On the other hand, the number of passages from the deutercanonicals included in the Prayer Book Lectionary is now very large, especially since 1979. From your point of view, that is without justification. Or am I misreading you?

(The essay by Mary Chilton Callaway expressing "An Anglican/Episcopal View" in the Parallel Apocrypha is helpful on the history of attitudes towards the deuterocanonicals).

You tend to express yourself in terms of formal, abstract principles without giving examples. I find it difficult to figure out where you are heading now and then on this account. When you say something like, "I accept the creeds and the councils, but only insofar as they do not go against the Bible," you leave me wondering where you think they do go against the Bible.

If I understand you, the authority of the extra-biblical tradition is in direct proportion to its consonance with the contents of scripture properly so-called. As a formal principle, this is impeccable. I would argue that tradition before and after the New Testament is largely consonant with it, that in fact we continue to discover new ways in which both are consonant with it. I appeal to those who disagree to demonstrate the opposite.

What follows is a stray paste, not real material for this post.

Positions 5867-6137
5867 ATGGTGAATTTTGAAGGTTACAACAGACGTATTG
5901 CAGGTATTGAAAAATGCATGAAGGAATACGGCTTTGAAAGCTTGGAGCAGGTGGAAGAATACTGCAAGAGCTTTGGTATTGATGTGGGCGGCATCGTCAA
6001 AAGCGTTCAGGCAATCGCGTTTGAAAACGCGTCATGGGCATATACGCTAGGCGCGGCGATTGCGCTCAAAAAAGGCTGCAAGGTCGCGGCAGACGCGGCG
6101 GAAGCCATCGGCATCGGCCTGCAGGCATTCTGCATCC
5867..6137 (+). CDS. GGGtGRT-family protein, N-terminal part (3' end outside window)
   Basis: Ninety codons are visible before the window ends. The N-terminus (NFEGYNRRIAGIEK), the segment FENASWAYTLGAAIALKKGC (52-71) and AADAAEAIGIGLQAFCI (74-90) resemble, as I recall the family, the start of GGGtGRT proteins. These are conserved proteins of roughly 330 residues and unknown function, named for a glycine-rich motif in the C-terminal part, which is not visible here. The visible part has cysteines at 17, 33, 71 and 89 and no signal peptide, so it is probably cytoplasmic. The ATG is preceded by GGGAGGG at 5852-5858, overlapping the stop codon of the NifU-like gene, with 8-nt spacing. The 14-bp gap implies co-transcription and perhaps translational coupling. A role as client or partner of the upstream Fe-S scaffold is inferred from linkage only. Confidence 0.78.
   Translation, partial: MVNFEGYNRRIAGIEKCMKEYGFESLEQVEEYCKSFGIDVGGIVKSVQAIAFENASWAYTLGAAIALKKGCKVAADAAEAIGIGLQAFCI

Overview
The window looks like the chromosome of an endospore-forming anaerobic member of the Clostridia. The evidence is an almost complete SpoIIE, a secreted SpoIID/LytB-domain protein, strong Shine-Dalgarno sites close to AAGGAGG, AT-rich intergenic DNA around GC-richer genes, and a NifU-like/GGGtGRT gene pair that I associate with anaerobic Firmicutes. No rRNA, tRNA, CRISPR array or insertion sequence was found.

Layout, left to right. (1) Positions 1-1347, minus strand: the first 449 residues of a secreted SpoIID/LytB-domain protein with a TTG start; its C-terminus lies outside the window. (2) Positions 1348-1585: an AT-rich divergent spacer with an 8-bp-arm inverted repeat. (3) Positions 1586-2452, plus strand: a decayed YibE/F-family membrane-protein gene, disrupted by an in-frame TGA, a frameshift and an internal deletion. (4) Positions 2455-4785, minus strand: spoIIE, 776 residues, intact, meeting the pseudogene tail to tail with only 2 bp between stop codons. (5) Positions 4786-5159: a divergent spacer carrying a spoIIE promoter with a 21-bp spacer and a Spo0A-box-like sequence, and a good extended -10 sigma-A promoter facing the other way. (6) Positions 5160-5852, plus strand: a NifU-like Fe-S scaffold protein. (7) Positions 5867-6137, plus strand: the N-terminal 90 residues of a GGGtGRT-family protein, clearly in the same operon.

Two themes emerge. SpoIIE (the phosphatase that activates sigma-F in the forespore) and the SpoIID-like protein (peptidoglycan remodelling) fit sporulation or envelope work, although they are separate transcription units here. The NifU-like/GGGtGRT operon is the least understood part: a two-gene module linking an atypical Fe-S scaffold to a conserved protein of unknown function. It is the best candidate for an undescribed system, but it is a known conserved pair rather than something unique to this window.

Peter Kirk

I think you are now understanding where I come from. I agree with you that large parts of the tradition before and after the New Testament are consonant with it, but not all. For example, there are passages about women in the book of Ben Sira which are consonant neither with the New Testament nor with the revealed character of God, but which reflect the prejudices of a patriarchal age.

As far as I can judge this same principle applies to the Creeds, and to those Councils which are accepted by both the Eastern and Western churches. But I accept the authority of these only as derivative; they are not inerrant in principle, it is just that I don't think they did err, by God's grace. But I do think that large parts of the post-New Testament tradition have erred in other ways, not least in the way the church compromised itself by becoming closely identified with secular government.

I would personally prefer the church not to read from the Deuterocanonical scriptures. My own congregation never does so - we don't follow any Lectionary at all closely.